Fullscreen images are 320x200 pixels; 32,000 bytes for EGA and 64,000 bytes for VGA.

The VGA files are split into two 32,000 byte "planes" using two pixels per byte. The second plane contains the more significant bits. For example, if the starting bytes of the first and second plane are 0xFD 0xFF and 0x99 0x88 respectively, then the first four horizontal pixels will be palette entries 0x9F 0x9D 0x8F 0x8F.

contentType Description
BIN: 32000 byte (16-colour EGA / Least significant VGA bits)
VGA: 32000 byte (Most significant VGA bits)

VER: Version

Null terminated version string (e.g. "3.37")

SSM: Sounds and music

The SSM: block seems to contain media data in most cases. It has sub-blocks for different media types:

contentType Description
SNG: Song? Seems to be 8-bit unsigned 11025Hz PCM data with an unknown header
SNG: Song - also can contain raw MIDI data (theme song is in this format)

The file STELLAR.RES contains three SSM: entries; two of them contain SNG: blocks while the third has entries for various sound cards, most likely a version of the theme song in a format suitable for that device. The content type tags for these are as follows:

contentType Description
STD: ?
TAN: Tandy
M32: Roland?
ADL: AdLib
SBL: Sound Blaster
001: ?
002: ?


Some file entries are compressed using the LZW algorithm. The entries which are compressed cannot be identified by the 4-byte content type alone, and it is suspected that certain types are always compressed. Those entries that are compressed are in the following layout:

Data type Name Description
BYTE compressionType Compression algorithm. 0x00 for uncompressed, 0x01 for RLE, 0x02 for LZW, 0x03 for LH1.
UINT32LE decompressedSize Size of data after decompression
BYTE[] data Compressed data

Most games use only LZW as compression, though all Sierra/Dynamix games that support LZW should accept the two other compression types too.

The following content types never seem to have a compression header:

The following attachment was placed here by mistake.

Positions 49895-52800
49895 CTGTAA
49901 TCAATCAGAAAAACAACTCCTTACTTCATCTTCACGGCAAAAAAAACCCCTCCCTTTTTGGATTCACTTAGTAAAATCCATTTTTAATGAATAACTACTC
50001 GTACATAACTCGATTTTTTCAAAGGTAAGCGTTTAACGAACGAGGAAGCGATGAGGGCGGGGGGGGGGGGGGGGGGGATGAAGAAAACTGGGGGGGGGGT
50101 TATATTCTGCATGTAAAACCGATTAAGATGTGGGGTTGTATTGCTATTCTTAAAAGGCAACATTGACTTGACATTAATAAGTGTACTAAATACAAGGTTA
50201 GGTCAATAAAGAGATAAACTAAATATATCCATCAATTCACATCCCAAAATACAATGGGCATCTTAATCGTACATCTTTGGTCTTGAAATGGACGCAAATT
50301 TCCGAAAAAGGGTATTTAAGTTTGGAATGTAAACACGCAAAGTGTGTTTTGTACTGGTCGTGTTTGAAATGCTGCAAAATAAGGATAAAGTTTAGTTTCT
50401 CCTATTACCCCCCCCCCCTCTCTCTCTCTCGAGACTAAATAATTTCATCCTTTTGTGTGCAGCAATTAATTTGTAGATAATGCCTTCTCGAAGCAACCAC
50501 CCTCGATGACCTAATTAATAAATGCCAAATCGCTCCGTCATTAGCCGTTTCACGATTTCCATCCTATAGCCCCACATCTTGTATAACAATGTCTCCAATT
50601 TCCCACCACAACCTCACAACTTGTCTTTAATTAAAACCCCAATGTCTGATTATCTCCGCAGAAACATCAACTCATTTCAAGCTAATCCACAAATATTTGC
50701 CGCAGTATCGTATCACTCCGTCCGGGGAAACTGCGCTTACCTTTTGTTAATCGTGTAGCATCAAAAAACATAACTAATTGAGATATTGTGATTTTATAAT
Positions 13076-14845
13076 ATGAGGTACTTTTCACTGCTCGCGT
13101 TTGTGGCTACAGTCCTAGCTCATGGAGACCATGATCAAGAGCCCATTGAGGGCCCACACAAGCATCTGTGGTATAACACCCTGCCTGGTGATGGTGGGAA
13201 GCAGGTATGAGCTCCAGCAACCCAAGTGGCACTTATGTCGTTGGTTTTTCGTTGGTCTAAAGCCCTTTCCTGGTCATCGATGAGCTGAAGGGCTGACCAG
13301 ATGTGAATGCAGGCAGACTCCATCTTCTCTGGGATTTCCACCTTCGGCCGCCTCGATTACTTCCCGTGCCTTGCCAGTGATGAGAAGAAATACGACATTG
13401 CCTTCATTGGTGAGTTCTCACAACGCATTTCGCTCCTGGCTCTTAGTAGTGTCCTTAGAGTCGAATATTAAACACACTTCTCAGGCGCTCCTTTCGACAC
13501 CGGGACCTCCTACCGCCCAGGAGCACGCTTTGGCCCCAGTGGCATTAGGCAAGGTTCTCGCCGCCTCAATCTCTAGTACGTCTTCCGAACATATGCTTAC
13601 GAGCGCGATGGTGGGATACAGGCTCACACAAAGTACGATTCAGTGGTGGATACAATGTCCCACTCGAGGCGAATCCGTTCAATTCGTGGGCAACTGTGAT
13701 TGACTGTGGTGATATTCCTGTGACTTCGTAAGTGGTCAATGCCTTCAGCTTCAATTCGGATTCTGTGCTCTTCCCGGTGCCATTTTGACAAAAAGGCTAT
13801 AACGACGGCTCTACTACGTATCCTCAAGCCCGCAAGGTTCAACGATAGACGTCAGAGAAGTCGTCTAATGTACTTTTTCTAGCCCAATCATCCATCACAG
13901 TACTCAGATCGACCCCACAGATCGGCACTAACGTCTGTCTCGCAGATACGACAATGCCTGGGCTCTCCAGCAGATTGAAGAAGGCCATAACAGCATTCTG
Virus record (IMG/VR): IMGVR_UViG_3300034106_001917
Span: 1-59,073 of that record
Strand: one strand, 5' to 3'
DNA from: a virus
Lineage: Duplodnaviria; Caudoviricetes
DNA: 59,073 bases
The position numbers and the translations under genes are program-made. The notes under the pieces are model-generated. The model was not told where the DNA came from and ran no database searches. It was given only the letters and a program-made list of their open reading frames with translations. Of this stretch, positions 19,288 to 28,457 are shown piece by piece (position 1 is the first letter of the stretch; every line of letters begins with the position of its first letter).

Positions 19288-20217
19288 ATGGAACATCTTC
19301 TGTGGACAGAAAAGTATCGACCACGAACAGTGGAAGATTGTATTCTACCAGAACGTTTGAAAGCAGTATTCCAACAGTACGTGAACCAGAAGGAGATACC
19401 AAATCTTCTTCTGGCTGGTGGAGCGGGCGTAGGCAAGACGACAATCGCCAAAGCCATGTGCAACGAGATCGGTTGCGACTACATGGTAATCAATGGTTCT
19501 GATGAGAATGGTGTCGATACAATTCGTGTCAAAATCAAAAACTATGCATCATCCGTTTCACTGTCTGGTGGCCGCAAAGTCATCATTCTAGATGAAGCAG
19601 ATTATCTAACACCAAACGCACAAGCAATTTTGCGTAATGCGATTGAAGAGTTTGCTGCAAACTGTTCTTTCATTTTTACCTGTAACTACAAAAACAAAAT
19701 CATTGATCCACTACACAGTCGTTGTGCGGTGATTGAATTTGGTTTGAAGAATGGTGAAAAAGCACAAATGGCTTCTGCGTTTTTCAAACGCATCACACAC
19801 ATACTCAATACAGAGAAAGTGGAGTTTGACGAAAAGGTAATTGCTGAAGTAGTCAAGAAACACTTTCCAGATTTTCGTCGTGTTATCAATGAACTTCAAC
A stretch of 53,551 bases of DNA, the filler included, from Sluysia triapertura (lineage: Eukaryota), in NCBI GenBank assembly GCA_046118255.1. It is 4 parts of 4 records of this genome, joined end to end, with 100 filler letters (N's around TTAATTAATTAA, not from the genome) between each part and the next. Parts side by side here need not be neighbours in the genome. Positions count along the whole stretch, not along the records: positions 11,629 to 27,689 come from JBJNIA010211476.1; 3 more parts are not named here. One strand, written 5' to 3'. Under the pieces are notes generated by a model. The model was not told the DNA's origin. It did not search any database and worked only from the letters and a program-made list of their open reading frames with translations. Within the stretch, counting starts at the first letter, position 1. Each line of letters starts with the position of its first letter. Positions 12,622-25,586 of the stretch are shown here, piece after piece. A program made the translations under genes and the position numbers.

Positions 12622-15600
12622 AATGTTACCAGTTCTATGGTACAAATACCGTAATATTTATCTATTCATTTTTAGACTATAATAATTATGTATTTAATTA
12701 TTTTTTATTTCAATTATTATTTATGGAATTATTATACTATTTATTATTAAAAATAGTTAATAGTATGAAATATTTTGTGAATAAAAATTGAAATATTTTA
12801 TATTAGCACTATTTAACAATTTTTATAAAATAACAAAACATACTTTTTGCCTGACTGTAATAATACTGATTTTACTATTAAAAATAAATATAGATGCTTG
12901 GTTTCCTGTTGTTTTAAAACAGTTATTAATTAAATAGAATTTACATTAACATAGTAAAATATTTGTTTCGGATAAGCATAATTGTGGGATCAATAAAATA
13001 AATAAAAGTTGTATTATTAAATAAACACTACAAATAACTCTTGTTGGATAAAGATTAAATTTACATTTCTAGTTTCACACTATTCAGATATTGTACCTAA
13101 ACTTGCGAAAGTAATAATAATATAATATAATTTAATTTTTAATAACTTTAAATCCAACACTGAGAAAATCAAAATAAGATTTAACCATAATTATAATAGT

Data type Description
VQT: Might be its own type of compression. Format still not figured out so far. They seem to always be accompanies by an "OFF:" chunk.
VGA: Only if contained within a PAL: folder entry.

The LZW algorithm uses a dynamic bit length, from 9 bits to 12 bits. Data is split into bytes in little-endian order. The first codeword is 257, with code 256 reserved to indicate a dictionary reset.

When the dictionary is reset, if the total number of codewords read so far isn't divisible by 8, additional codewords are read (and ignored) until it is divisible.

There is some sample decompression code for similar games which seems to (mostly) work. As of now, a compression algorithm does not seem to be available, but the fact files can be re-saved with simpler RLE compression, or no compression at all, still means the compressed formats can be modded.

The LH1 algorithm is the same as the 'lh1' method in LHA files.


This file format was reverse engineered by Malvineous, with some subformats identified by Zab. Hints about the compression algorithm were obtained from the ScummVM project. Further research into the fonts was done by Nyerguds for the Westwood Font Editor. If you find this information helpful in a project you're working on, please give credit where credit is due. (A link back to this wiki would be nice too!)